The show was introduced by compere Ally Bally (told you these shows are cabaret) and Steve Ellis was first up, backed by The Pacemakers. Steve looks great; from where I was sitting I swear he looked no different to how he did in the 60s. He still sports some pretty sharp gear, very much the mod, and his vocals were really strong. His performance was great, but I felt he could deliver so much more. He has one of the best soul voices, and commands respect for keeping the mod flag flying. I’d love to see him do a full set, as I know he performs soul classics as well as the Love Affair hits. For me, Steve Ellis is up there with Steve Marriott, and other 60s mod legends. Setlist: Day without love; Bringing on back the good times; All or nothing (dedicated to Steve Marriott and Ronnie Lane); a version of The Beatles’ Please please me which was performed as a slow ballad; Rainbow valley; Everlasting love.
Ally Bally returned to tell us some facts about 1963, such as our favourite TV show at the time was Steptoe and Son. He then introduced The Animals. I’ve seen this version of the band a few times now and they do a very respectable job of playing the old hits. The band features original drummer John Steel and keyboard player Micky Gallagher who replaced Alan Price in 1965. Singer and frontman Peter Barton has a deep voice which sounds a lot like Eric Burdon and does justice to the songs. Setlist: Baby let me take you home; It’s my life; I put a spell on you; Bring it on home to me; Don’t bring me down; Don’t let me be misunderstood; We’ve gotta get out of this place; House of the rising sun. After the interval it was P J Proby’s turn to take the stage. P J always puts on a strong show, and tonight was no exception. He was backed by the Pacemakers, along with a sax player. Setlist: Price of love; My love; Hold me; Three steps to heaven; If I can dream; The night has a thousand eyes; Somewhere. Ally Pally then returned with more facts from 1963. Did you know that Dr Who first appeared on our TV screens during that year? Or that a new Ford Cortina would cost you £670? As I said earlier, I’d come along largely to see Steve and P J, but was pleasantly surprised by Gerry Marsden. I’ve seem him once before on a 60s show, around 20 years ago, and also enjoyed him on that occasion. He really is a total pro, and his old hits still sound good. Setlist: How do you do; I’m the one; The way you look tonight; It’s gonna be alright; The rose (the Bette Midler song); Midnight hour (sung by the bass player); I like it; Don’t let the sun catch you crying (just beautiful; a classic and one of my all time favourite songs); Shot of Rhythm and blues; Ferry cross the mersey; You’ll never walk alone (lots of crowd singing along, and arm swaying). All in all this was a good evening with some top class performers, who still know how to entertain. And Steve the mod is still a cool guy. On my way out I bought a great psych/mod repro poster from a 60s Love Affair gig, and signed by Steve for £7. Bargain!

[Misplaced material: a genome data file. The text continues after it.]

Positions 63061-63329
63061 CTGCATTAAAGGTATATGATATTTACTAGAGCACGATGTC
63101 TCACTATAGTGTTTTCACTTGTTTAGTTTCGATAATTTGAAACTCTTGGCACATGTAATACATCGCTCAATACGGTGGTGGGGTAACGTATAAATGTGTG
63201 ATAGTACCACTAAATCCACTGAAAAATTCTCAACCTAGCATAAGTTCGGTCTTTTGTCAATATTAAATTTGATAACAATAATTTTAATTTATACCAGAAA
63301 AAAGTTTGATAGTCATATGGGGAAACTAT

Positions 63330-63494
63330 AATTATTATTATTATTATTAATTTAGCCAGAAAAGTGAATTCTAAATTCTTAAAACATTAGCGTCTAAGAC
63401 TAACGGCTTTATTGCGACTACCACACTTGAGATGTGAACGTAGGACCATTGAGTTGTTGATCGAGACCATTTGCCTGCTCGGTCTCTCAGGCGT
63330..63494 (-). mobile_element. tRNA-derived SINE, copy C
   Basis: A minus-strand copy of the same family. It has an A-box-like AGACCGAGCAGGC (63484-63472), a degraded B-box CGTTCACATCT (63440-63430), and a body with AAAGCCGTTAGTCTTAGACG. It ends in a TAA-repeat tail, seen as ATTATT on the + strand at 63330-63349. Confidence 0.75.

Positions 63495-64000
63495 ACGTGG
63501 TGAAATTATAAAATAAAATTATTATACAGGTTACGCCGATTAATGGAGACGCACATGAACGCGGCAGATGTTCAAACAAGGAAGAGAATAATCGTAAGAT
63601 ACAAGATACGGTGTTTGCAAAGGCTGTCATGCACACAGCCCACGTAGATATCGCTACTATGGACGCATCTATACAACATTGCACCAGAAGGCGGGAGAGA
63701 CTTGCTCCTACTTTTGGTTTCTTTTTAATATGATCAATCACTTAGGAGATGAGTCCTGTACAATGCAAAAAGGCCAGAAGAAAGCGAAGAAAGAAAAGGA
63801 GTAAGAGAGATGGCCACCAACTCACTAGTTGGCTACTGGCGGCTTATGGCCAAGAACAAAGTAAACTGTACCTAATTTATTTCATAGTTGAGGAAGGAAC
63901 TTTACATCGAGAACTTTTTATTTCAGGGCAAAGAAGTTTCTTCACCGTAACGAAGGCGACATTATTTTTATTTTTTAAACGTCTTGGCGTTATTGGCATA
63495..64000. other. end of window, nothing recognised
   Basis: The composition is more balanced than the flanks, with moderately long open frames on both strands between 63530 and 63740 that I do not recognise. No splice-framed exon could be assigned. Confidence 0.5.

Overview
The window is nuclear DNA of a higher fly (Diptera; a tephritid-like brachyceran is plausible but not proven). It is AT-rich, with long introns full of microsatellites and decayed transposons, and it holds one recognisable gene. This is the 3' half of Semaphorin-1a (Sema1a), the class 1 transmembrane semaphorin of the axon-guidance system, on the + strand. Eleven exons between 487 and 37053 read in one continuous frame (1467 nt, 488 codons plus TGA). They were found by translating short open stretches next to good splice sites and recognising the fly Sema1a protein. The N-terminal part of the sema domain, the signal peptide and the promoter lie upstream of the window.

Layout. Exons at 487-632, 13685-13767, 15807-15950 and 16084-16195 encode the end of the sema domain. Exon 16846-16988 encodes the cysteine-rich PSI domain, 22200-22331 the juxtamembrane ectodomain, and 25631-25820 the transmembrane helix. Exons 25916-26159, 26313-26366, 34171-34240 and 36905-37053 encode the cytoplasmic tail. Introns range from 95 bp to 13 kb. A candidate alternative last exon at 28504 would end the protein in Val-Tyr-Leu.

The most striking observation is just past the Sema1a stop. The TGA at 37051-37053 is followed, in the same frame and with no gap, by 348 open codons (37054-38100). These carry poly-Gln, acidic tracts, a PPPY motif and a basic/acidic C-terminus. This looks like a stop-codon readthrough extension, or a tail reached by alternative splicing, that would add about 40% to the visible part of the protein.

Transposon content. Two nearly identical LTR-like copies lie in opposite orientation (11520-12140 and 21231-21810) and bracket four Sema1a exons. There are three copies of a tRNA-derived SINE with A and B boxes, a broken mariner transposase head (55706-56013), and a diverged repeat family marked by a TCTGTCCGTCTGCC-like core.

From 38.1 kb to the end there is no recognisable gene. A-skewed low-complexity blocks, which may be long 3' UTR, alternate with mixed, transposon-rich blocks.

P J Proby Sunderland Empire 3 Feb 2011

One Night of Elvis with Lee Memphis King & P J Proby Sunderland Empire 3 Feb 2011